The Iliad of Homer, Nide 1

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Ingram, Cooke, and Company, 1853
 

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Sisältö

I
II
67
III
95
V
129
VII
147
IX
167
XI
199
XIII
219
XIV
237
XVI
259
XVII
285
XVIII
303

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Sivu 91 - Nor was his name unheard or unadored In ancient Greece ; and in Ausonian land Men called him Mulciber ; and how he fell From heaven, they fabled, thrown by angry Jove Sheer o'er the crystal battlements : from morn To noon he fell, from noon to dewy eve, A summer's day ; and with the setting sun Dropt from the zenith like a falling star...
Sivu 205 - Like leaves on trees the race of man is found, Now green in youth, now withering on the ground; Another race the following spring supplies; They fall successive, and successive rise: So generations in their course decay; So flourish these, when those are pass'd away.
Sivu 216 - Priam's hoary hairs defiled with gore, Not all my brothers gasping on the shore, As thine, Andromache ! thy griefs I dread ; I see thee trembling, weeping, captive led ! In Argive looms our battles to design, And woes, of which so large a part was thine ! To bear the victor's hard commands, or bring The weight of waters from Hyperia's spring. There, while you groan beneath the load of life, They cry, Behold the mighty Hector's wife...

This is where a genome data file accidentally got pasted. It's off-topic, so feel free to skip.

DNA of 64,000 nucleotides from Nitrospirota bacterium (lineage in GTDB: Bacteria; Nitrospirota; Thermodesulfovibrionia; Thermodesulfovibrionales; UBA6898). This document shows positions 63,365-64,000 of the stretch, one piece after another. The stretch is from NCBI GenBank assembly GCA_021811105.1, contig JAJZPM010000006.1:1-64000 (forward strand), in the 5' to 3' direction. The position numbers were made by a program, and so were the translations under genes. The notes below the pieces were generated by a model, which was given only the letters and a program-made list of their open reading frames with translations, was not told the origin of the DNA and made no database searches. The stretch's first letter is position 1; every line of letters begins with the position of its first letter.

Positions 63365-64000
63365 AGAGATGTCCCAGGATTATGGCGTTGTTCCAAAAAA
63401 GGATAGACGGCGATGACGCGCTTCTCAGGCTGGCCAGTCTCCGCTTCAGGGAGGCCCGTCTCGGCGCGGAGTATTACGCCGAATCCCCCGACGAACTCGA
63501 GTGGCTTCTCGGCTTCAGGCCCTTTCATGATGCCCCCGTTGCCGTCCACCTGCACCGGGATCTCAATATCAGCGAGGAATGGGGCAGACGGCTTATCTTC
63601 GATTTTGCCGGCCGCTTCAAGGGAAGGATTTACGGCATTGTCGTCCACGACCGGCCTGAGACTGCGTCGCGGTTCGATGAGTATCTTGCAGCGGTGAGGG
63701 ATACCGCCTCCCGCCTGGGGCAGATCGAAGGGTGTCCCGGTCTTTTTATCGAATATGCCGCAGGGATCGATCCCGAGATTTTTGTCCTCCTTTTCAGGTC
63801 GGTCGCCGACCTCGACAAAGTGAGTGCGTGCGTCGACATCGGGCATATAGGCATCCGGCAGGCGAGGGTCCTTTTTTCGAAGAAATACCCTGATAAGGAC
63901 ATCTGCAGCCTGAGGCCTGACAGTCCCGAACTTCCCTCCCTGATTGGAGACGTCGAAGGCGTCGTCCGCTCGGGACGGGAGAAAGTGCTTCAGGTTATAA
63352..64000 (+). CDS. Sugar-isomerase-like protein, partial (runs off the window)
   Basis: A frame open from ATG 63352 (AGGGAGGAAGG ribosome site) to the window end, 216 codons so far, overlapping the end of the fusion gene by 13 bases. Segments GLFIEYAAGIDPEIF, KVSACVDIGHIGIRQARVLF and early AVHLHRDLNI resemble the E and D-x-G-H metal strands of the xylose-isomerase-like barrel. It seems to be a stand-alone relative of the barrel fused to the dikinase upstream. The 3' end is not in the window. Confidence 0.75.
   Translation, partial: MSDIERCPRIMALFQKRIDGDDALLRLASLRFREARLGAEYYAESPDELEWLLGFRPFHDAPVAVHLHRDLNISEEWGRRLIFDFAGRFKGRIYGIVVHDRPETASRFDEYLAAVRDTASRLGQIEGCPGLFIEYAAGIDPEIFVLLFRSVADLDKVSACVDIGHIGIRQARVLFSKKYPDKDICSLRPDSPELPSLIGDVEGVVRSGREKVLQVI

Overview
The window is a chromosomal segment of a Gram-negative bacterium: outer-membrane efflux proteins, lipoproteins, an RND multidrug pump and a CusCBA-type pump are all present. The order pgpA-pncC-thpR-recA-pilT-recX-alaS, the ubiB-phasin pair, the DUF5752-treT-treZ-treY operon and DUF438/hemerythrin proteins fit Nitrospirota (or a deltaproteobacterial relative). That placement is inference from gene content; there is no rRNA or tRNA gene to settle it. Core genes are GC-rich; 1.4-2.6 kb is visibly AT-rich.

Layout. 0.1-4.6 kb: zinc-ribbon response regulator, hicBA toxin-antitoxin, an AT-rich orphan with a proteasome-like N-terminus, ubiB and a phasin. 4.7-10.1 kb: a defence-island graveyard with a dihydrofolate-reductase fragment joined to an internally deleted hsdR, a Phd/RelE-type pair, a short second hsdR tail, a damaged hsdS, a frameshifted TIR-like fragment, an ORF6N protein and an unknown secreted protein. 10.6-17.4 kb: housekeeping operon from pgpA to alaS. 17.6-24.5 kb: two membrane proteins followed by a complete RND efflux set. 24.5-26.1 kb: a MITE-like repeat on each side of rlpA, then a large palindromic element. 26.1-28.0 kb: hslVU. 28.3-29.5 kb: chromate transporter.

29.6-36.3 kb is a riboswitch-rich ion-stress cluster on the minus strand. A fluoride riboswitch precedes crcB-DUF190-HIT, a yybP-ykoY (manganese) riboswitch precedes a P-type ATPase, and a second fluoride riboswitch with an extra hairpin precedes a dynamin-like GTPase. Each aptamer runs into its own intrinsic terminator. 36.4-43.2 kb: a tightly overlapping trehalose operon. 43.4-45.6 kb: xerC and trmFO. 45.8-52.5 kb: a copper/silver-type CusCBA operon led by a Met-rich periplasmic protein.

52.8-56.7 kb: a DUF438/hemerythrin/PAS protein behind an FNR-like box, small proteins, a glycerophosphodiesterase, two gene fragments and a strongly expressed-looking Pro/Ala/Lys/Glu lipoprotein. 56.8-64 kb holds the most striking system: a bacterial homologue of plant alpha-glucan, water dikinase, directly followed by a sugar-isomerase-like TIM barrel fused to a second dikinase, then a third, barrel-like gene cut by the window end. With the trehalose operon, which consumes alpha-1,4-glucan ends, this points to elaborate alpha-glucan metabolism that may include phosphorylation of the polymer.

Sivu 258 - Gleam on the walls, and tremble on the spires. A thousand piles the dusky horrors gild, And shoot a shady lustre o'er the field. Full fifty guards each flaming pile attend, Whose umber'd arms by fits thick flashes send; Loud neigh the coursers o'ar their heaps of corn, And ardent warriors wait the rising morn.
Sivu 47 - Homer was the greater genius, Virgil the better artist. In one we most admire the man, in the other the work ; Homer hurries and transports us with a commanding impetuosity, Virgil leads us with an attractive majesty; Homer scatters with a generous profusion, Virgil bestows with «a careful magnificence...
Sivu 215 - Yet while my Hector still survives, I see My father, mother, brethren, all, in thee : Alas ! my parents, brothers, kindred, all Once more will perish, if my Hector fall. Thy wife, thy infant, in thy danger share : O prove a husband's and a father's care ! That quarter most the skilful Greeks annoy, Where yon...
Sivu 63 - Read Homer once, and you can read no more ; For all books else appear so mean, so poor, Verse will seem prose: but still persist to read, And Homer will be all the books you need.
Sivu 72 - But to resume whate'er thy avarice craves (That trick of tyrants) may be borne by slaves. Yet if our chief for plunder only fight, The spoils of Ilion shall thy loss requite, Whene'er, by Jove's decree, our conquering powers Shall humble to the dust her lofty towers.
Sivu 82 - The Greeks in shouts their joint assent declare, The priest to reverence, and release the fair. Not so Atrides: he, with kingly pride...
Sivu 133 - No wonder, such celestial charms For nine long years have set the world in arms! What winning graces! what majestic mien! She moves a Goddess, and she looks a Queen. Yet hence, oh Heav'n! convey that fatal face, And from destruction save the Trojan race.

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